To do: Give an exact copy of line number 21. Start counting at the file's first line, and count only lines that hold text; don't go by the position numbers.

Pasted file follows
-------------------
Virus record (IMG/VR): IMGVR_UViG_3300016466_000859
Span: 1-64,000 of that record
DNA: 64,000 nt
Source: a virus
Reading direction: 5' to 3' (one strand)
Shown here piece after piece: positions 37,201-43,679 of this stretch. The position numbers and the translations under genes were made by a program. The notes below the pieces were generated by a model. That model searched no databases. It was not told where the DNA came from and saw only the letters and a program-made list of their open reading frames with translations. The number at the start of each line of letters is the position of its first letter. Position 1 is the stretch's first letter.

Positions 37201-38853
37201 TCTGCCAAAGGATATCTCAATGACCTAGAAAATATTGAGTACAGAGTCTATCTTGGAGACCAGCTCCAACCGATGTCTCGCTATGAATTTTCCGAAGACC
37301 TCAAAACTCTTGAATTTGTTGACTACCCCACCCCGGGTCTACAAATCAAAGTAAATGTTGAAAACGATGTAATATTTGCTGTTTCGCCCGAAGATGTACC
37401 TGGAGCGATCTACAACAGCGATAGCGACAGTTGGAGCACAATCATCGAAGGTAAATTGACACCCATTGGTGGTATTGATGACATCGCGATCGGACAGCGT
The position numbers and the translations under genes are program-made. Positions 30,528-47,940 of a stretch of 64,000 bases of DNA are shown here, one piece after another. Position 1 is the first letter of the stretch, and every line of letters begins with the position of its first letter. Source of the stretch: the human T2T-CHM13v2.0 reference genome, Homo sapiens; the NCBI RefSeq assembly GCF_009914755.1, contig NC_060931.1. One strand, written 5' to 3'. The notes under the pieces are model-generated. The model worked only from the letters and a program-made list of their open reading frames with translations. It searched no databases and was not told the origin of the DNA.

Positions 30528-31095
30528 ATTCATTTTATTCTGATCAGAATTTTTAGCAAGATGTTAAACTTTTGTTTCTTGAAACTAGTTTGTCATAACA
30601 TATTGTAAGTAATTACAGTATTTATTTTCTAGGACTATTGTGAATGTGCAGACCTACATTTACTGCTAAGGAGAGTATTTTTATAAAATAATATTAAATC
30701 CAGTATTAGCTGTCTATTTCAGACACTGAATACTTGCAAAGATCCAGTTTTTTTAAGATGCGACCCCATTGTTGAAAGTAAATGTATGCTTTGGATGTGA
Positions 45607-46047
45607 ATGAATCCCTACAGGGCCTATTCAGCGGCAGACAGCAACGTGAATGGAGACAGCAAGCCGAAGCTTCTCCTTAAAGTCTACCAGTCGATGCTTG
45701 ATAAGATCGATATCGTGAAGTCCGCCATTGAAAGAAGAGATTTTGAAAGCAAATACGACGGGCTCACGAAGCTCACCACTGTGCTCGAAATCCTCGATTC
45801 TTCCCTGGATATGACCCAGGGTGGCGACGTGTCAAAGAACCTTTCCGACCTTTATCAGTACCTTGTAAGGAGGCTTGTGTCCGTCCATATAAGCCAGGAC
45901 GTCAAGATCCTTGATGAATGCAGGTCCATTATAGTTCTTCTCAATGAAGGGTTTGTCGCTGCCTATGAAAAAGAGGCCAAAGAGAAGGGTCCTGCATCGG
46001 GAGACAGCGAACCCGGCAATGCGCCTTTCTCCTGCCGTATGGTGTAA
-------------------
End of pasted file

46001 GAGACAGCGAACCCGGCAATGCGCCTTTCTCCTGCCGTATGGTGTAA